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The Broken Ear: Explanation of plot

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cigars of the beeper
Member
#31 · Posted: 6 Jul 2007 16:31
Golf Tango Fox
That had not occured to me. Tintin very easily could have prevented the death of Rodrigo Tortilla.

Moderator:
I'm sorry I started a second thread about this subject. I did not realize one already existed.
Mark Falconer
Member
#32 · Posted: 8 Jul 2007 04:19
I don't think Tintin expected that they would bump him off - just that they would raid his cabin or something.
Golf Tango Fox
Member
#33 · Posted: 9 Jul 2007 08:38
I'm only going off memory as my copy is packed away at the moment, but I'm sure that somewhere Tintin hears that they plan to murder him.
Maybe someone with a copy handy can confirm whether I am going senile or not.
jcjlf
Member
#34 · Posted: 28 Dec 2011 13:23
Harrock n roll:
2) Who originally steals the fetish from the museum? Is it Balthazar or Tortilla?

Tortilla steals the Fetish from the museum. Balthazar had been employed by him to make a replica which Tortilla would send back to the museum to replace the stolen one.

It is a little doubtful, but on p.1, frame 5, there is the thief and he looks quite alike Balthazar's brother on p.58, frame 1+2+4. So I assume it was Balthazar himself who stole the fetish, took it home, hided the original one in a trunk and had the second copy stolen by his murderer Tortilla.
sondonista
Member
#35 · Posted: 10 Jan 2013 06:08 · Edited by: sondonista
jcjlf:
It is a little doubtful, but on p.1, frame 5, there is the thief and he looks quite alike Balthazar's brother on p.58, frame 1+2+4. So I assume it was Balthazar himself who stole the fetish, took it home, hided the original one in a trunk and had the second copy stolen by his murderer Tortilla.

He does look suspicious, I'll grant you that.
However I don't think he looks that much like Balthazar's brother; on top of that he appears to be wearing a bowler hat whereas the thief hiding in museum is not.

Golf Tango Fox:
You have just reminded me of something that always troubled me with that story. The fact that Tintin actually allowed Tortilla to be murdered.

This bothers me a fair bit too. Surely it would have been enough to catch them in the act of breaking into the cabin? At first I thought that it was down to Herge's episodic plotting from one page to the next still happening, where he didn't even know what was going to happen next - but the murder happens at the top of the page. Tintin doesn't overhear them plotting to kill Tortilla, just that they know where his cabin is.. so it's possible that he just wasn't expecting him to do that.

BTW - blackface disguise - I remember reading how for American audiences black people were re-coloured in some editions. Guess they wouldn't have been able to for this one, but maybe the fact that it is so sambo-like made that okay!
mct16
Member
#36 · Posted: 10 Jan 2013 13:37
sondonista:
[The Thief] appears to be wearing a bowler hat whereas the thief hiding in museum is not.

That scene is debated in this thread.

We also discuss the episodic nature of the story. Personally I think that Herge had his whole plot pretty much well planned before he even started the illustrations, from the museum theft, to Balthazar's murder, the trip to South America, Alcazar, the Arumbayas and the recovery of the fetish.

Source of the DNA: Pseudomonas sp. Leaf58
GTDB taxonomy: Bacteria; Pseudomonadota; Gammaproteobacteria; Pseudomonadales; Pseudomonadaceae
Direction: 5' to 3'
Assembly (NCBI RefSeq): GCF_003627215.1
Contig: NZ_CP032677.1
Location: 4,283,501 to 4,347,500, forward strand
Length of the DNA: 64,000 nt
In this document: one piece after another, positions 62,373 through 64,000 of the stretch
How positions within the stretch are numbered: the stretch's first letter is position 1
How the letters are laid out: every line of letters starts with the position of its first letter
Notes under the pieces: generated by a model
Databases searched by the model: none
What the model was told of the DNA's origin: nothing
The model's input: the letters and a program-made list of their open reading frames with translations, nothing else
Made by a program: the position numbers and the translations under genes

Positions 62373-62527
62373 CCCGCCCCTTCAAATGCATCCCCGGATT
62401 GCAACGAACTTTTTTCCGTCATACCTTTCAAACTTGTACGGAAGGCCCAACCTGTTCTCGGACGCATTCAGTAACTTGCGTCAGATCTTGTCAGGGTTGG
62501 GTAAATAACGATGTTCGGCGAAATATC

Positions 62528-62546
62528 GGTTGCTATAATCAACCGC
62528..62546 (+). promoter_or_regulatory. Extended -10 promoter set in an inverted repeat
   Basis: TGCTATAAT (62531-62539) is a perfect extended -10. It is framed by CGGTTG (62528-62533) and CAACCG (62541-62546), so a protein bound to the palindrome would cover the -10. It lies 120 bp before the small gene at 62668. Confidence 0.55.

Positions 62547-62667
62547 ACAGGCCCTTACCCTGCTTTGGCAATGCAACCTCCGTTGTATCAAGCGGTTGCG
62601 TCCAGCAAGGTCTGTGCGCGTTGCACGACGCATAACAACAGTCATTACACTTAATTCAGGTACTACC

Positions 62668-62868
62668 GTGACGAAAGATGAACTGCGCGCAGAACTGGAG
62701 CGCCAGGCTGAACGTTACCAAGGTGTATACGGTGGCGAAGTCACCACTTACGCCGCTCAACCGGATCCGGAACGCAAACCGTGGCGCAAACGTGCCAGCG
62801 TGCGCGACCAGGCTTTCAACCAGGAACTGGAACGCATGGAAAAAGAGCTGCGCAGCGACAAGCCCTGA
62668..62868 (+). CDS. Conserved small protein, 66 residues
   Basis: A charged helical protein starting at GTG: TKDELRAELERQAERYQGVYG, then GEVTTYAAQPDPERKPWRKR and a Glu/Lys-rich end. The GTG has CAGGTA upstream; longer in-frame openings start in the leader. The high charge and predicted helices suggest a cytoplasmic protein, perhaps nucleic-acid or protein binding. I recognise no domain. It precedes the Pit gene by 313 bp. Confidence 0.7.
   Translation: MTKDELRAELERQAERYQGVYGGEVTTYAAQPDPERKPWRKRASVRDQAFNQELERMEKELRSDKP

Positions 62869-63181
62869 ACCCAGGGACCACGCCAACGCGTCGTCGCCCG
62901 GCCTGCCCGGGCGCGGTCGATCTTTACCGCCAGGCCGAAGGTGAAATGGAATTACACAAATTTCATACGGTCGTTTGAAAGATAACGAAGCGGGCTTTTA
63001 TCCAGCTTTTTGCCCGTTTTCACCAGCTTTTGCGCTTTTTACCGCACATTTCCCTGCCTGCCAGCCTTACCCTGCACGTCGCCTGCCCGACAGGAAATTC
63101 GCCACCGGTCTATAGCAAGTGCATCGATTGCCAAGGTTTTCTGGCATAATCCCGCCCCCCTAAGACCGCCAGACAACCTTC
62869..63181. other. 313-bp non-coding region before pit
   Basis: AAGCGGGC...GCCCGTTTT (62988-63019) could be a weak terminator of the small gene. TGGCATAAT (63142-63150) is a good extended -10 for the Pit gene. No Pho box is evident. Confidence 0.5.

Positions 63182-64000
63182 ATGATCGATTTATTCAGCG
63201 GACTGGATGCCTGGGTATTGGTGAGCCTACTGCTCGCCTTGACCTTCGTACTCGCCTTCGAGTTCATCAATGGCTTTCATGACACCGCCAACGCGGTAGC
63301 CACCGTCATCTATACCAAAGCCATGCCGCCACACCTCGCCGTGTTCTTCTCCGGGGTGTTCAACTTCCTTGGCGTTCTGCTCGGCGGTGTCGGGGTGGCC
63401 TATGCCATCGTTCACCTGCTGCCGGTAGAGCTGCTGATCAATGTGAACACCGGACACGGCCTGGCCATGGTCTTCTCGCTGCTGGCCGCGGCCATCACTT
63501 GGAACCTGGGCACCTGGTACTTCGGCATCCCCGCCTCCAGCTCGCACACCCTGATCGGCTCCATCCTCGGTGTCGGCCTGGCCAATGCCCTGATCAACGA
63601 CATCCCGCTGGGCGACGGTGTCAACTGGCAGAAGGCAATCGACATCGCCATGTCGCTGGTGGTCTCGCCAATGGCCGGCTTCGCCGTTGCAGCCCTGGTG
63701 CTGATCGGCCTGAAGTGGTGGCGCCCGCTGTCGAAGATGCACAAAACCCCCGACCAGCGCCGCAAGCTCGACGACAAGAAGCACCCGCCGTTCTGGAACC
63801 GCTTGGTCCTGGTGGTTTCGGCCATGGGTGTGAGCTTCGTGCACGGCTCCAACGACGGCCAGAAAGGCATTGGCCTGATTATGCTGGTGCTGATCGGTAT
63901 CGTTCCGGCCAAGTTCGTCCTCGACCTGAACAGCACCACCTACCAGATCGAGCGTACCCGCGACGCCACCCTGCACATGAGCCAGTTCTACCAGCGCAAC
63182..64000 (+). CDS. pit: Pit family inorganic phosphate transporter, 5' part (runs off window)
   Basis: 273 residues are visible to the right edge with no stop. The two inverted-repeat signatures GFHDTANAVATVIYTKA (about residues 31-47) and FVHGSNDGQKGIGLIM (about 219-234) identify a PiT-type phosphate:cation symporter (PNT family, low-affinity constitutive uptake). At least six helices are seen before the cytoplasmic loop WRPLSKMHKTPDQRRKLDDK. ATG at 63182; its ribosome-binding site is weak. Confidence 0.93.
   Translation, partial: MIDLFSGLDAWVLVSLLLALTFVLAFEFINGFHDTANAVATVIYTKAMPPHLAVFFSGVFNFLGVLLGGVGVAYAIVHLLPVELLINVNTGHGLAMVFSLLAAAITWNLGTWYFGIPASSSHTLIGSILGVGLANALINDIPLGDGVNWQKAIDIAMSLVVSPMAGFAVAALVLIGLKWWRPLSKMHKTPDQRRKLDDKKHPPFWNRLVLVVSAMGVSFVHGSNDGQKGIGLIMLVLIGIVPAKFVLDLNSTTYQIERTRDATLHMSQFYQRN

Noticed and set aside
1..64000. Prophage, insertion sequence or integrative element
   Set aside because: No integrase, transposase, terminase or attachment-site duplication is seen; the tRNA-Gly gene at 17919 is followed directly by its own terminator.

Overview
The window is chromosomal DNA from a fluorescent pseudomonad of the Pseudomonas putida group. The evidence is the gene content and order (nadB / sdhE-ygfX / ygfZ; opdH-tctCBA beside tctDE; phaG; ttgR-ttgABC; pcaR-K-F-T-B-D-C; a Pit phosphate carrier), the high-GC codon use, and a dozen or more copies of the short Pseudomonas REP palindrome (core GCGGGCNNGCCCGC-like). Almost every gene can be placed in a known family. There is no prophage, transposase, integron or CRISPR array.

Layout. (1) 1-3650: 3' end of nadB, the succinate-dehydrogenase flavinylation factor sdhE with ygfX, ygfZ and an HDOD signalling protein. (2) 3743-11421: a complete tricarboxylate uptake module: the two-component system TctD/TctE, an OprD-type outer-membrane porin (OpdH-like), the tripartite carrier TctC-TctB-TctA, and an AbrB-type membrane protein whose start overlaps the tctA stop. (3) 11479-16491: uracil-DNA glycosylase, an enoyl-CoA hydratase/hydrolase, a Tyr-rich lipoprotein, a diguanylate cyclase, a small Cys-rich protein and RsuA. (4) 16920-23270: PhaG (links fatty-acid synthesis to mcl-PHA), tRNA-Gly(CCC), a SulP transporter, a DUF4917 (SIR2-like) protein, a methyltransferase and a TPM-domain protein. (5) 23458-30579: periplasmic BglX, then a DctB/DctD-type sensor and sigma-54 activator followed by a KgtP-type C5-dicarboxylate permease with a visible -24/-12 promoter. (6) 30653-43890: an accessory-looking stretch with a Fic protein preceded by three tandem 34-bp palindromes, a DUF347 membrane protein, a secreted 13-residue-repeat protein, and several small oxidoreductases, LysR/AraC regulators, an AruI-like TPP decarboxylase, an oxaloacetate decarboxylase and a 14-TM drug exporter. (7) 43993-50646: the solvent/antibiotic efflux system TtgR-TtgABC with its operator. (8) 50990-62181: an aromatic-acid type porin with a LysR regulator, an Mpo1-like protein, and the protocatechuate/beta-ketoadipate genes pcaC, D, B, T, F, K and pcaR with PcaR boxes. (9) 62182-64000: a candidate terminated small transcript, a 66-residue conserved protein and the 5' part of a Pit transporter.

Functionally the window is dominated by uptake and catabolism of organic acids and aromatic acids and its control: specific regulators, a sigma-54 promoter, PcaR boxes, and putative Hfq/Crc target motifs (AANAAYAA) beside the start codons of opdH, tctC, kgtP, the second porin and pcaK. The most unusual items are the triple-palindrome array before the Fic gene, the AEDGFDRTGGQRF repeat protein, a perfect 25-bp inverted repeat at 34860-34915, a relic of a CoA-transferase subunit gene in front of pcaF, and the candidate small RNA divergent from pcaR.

I'm not sure when "Broken Ear" was published in America, but the fact that this black boy waiter is actually a white man in disguise may have made a difference - compared to the scenes in "Tintin in America" and "Crab with the Golden Claws" in which actual black characters were removed at the request of the American publishers and replaced with whites or Arabs.

The fact that Alonso and Ramon murder Tortilla and go unchallenged until the ship docks has also always struck me as odd. They've already made two attempts on Tintin's life: the knife throwing in the flat and the attempt to run him over with their car, so he knows how ruthless they are. Either Tintin was being careless and decided to leave Tortilla to them and see what would happen or he deliberately turned a blind eye by thinking that "Tortilla is also a killer, so this is poetic justice and I'll be able to jail Alsonso and Ramon on more than just attempted murder."
sondonista
Member
#37 · Posted: 14 Jan 2013 07:58
Thanks mct16, I kept seeing that thread but hadn't read it yet.
Darius
Member
#38 · Posted: 29 Dec 2017 19:44 · Edited by: Moderator
Yeah. Even I think that Tintin might as well let Tortilla get murdered by Ramon and Alonzo for Tortilla killed Balthazar and therefore himself a murderer.

While that arguable, it's clearly a fact that the person who stole the fetish from the museum is Tortilla (the guys with the glasses in the beginning) and he did so after somehow acquiring a note written by Lopez (the guy who firstly stole the fetish from the Arumbyas).

The two main antagonists of the story mentioned that Tortilla was a fellow traveler who traveled with them on some occasion and they got wind of Tortilla's plan about the fetish when he dropped the note written by Lopez by mistake during their trip.

Anyway, Tortilla got fooled for the fake fetish was just too silly and the reason why the sculptor, Bathazar kept the original is also a big mystery.

Also, the reason why Tortilla didn't take the diamond from the fetish right when he stole it also confuses things further.

Nonetheless, the story is one of the important ones as it contains the introduction of General Alcazar, and overall I think despite these small plot holes, it's still done pretty well.

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